When it came to salaries, McIntire alumni reported a wide range of salaries drawn with their first jobs, from $35,000 for an account executive position with advertising firm BBDO NY, to $150,000 for an Investment Banking Analyst position with Lazard, an asset management firm based in Bermuda. Most of the students, however, reported drawing a salary of about $85,000, with signing bonuses as high as $48,000, and an analyst at Blackstone even receiving a one-year bonus of $75,000.
According to information submitted by the school, students in the Class of 2017 received an average starting pay of $72,297, with average signing bonuses of $9,261. For the Class of 2018, they had a slightly higher starting pay of $75,068, with average signing bonuses of $9,313.
With Amazon having announced that their new headquarters will be in Virginia, universities are preparing their students for the myriad job opportunities and demand for talent that will be available.
“At McIntire, we are focused on integration of professional skill sets and communication skills for our students, and our employer partners often report back that our students are client-ready,” Nelson says. “They can present information and data in an effective way, work in teams with people across all areas of business, and are excited to be engaged.”
What alumni say:
“The format of McIntire’s ICE education involves an integrated core experience where students spend a full semester working on a live business case. The goal of the project is to do a comprehensive 360 gap and opportunity analysis for a company with a given aspiration (e.g. increase brand resonance, optimize balance sheet, etc). The scope requires students to address every function of the business – from sales to marketing to finance. At the end of the semester, my team and I presented our case findings with a final recommendation. Our audience was the executives of the company, who flew down to Charlottesville to hear our proposal. The opportunity to engage with these seniors leaders, share our ideas for them, and discuss their challenges was perhaps the most transformational moment of my education. We were no longer studying hypothetical business theory in textbooks, but were rather bringing the principles to life as true creators of value.” – Class of 2016 alum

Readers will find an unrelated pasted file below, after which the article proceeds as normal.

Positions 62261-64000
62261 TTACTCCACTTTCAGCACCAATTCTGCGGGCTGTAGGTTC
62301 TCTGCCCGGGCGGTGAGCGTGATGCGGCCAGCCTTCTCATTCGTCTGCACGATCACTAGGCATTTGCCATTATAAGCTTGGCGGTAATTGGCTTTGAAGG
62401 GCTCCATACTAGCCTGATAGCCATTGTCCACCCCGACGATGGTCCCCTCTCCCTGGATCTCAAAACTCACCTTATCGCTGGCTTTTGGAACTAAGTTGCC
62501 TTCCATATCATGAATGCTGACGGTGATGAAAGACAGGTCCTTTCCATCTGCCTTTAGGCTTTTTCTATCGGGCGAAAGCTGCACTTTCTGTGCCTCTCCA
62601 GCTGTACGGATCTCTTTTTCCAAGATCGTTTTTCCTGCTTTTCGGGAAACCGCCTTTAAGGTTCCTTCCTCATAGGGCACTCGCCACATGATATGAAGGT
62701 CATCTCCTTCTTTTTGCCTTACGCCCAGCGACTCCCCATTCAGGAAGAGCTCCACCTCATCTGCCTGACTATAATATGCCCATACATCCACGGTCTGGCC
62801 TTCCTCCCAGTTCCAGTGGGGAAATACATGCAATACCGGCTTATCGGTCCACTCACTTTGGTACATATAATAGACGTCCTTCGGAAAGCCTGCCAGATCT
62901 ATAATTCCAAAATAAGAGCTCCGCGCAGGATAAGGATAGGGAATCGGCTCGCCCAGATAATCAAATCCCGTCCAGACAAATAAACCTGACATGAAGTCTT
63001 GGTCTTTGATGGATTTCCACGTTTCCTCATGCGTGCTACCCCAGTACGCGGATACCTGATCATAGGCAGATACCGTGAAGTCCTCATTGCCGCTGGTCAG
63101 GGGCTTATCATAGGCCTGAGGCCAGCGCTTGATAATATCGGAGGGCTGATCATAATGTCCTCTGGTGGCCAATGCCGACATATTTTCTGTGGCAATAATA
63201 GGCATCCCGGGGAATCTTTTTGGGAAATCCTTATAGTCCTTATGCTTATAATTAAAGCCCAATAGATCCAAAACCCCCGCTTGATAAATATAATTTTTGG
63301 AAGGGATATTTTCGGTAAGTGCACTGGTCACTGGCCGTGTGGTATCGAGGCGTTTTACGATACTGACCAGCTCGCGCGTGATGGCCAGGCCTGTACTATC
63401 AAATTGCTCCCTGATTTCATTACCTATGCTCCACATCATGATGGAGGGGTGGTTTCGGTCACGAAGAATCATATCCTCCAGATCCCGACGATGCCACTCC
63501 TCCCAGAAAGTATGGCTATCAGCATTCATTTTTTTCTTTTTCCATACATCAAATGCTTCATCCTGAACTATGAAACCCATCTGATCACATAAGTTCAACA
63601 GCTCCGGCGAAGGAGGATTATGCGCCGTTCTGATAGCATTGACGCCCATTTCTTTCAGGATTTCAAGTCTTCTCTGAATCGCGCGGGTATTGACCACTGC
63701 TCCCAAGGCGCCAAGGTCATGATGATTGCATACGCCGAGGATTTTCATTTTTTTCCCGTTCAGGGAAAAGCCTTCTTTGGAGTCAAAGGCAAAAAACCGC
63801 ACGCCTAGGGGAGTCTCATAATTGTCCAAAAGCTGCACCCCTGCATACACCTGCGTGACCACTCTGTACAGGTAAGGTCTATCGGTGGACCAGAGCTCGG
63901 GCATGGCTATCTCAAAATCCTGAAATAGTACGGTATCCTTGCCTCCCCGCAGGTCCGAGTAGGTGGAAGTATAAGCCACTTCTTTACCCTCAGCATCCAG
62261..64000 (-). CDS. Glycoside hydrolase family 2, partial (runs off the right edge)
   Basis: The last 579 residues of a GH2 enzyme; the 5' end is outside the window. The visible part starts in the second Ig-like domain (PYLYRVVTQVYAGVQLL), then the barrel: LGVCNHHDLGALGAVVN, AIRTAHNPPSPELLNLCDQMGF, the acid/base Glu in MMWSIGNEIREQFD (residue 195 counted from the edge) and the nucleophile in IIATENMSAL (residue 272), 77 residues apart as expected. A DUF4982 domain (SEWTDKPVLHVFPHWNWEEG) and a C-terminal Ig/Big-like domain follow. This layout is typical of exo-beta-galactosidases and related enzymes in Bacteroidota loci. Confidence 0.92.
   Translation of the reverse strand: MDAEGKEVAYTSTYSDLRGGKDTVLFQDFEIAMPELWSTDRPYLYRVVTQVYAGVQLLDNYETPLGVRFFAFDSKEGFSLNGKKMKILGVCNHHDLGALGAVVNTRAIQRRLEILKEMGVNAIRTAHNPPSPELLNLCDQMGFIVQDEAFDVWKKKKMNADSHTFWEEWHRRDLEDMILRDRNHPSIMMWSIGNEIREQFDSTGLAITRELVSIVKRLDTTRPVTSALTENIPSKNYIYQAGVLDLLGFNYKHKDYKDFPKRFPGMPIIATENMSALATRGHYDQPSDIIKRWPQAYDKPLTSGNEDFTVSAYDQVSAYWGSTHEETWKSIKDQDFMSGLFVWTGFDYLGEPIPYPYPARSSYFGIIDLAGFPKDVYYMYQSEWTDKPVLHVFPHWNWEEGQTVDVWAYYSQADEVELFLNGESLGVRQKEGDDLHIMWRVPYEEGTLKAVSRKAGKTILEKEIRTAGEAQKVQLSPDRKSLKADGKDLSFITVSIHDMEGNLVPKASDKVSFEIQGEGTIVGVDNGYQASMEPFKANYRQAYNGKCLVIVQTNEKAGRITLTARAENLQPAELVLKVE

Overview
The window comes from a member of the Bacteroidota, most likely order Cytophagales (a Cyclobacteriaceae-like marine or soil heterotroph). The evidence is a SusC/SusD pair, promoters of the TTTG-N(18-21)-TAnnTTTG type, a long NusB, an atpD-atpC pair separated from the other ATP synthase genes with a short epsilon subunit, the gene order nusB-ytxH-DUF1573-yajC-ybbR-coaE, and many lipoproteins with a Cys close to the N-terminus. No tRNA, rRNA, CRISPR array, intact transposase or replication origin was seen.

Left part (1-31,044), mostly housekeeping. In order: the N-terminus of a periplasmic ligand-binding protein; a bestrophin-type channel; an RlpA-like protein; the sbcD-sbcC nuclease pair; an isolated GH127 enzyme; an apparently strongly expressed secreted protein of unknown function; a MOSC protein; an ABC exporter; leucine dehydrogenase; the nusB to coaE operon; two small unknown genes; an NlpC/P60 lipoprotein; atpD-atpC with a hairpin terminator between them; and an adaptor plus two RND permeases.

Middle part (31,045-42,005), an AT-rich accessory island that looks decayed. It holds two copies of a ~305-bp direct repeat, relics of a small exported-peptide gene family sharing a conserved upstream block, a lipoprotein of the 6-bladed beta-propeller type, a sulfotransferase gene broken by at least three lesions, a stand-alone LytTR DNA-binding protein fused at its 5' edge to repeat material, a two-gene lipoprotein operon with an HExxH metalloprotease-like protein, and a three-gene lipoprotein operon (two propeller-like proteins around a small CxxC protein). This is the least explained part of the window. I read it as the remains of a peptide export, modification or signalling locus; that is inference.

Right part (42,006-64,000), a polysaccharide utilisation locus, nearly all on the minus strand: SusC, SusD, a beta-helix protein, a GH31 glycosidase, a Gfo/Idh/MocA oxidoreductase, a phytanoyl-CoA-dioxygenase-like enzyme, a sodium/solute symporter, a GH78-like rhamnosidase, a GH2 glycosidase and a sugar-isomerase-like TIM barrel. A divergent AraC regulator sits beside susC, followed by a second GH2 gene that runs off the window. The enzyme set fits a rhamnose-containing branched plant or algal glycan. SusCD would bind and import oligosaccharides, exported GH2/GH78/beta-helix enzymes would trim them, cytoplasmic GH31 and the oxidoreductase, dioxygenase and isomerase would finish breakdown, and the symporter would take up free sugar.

“(I participated in) an immersive consulting project in which we were assigned a company and had the opportunity to analyze the company as a whole and make an educated recommendation pitch to members of the company. We traveled around Australia and New Zealand and used our experiences of visiting different companies around the two countries to support our presentations.” – Class of 2016 alum
“I worked on a Leadership Minor project, where I organized a Habitat Build for a group of students who were affected by the murder of our friend, Hannah Graham, for the 1-year anniversary of her death. I had to reach out/search for all of the students that would appreciate this and coordinate with Habitat to make it possible. I then, wrote a paper detailing what I did, how I did it, and what it meant to the people involved.” – Class of 2016 alum
Where The Class of 2018 Went To Work:
Deloitte – 22
PricewaterhouseCoopers – 16
EY – 14
Bain & Company – 10
Capital One – 9
JPMorgan Chase & Co. – 9
Wells Fargo – 9
Bank of America – 8
Credit Suisse – 8
Accenture – 7